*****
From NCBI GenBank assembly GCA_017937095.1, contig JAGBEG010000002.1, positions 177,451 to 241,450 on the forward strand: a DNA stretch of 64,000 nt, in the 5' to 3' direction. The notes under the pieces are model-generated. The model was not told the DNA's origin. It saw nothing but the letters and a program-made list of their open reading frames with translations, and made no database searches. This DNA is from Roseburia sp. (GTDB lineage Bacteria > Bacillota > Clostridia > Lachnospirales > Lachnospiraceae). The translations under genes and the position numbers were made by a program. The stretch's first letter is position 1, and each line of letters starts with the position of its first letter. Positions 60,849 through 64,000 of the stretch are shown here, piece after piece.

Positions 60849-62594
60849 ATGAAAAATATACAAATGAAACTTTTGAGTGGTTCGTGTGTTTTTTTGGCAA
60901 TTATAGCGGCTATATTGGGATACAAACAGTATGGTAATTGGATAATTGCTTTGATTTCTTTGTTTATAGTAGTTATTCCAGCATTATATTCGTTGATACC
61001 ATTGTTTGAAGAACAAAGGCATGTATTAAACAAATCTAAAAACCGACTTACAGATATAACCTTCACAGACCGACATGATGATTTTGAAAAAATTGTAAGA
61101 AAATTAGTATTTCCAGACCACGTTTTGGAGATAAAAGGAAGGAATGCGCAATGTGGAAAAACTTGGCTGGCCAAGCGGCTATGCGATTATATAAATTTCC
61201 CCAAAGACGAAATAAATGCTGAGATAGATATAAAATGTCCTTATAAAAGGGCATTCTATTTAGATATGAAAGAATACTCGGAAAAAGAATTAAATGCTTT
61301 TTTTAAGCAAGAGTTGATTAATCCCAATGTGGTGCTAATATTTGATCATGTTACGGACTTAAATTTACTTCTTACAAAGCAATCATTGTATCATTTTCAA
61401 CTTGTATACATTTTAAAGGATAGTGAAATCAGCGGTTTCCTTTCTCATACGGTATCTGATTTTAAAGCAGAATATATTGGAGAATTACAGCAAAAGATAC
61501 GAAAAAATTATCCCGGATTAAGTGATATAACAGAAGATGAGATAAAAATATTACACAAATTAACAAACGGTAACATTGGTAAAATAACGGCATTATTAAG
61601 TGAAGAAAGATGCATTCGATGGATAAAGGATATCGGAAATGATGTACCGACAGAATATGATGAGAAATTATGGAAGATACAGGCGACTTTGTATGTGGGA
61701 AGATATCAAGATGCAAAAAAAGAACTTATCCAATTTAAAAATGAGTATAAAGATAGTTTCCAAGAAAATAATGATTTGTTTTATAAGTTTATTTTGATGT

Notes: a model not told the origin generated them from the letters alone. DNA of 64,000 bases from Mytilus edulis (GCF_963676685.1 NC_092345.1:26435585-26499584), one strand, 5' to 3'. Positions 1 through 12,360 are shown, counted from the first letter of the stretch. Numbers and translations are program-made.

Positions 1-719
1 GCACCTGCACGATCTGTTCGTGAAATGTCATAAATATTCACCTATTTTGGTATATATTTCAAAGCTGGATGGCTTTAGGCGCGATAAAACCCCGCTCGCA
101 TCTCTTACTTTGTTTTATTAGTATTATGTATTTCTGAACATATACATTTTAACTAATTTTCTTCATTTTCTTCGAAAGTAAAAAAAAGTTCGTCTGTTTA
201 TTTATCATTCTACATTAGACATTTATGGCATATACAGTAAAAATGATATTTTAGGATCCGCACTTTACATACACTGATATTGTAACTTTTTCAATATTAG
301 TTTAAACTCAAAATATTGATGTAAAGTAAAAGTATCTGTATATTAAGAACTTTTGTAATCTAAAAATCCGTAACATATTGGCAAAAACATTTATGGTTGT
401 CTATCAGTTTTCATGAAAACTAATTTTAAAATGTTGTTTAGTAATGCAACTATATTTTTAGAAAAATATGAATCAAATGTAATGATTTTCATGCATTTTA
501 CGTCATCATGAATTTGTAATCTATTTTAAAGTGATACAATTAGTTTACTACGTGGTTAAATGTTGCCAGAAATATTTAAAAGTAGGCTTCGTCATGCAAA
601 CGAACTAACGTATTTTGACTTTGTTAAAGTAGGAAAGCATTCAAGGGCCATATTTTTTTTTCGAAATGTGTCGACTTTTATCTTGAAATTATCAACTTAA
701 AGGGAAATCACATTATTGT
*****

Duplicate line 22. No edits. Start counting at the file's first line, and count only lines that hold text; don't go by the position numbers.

701 AGGGAAATCACATTATTGT